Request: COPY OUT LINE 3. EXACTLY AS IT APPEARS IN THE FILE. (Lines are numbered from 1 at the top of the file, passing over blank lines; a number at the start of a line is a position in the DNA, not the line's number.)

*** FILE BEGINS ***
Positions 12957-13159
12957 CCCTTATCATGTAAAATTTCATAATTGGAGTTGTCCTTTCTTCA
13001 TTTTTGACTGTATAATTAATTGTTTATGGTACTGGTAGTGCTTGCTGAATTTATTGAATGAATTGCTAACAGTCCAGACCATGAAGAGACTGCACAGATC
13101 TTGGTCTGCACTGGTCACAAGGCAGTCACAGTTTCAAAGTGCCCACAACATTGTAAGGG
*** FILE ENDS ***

13001 TTTTTGACTGTATAATTAATTGTTTATGGTACTGGTAGTGCTTGCTGAATTTATTGAATGAATTGCTAACAGTCCAGACCATGAAGAGACTGCACAGATC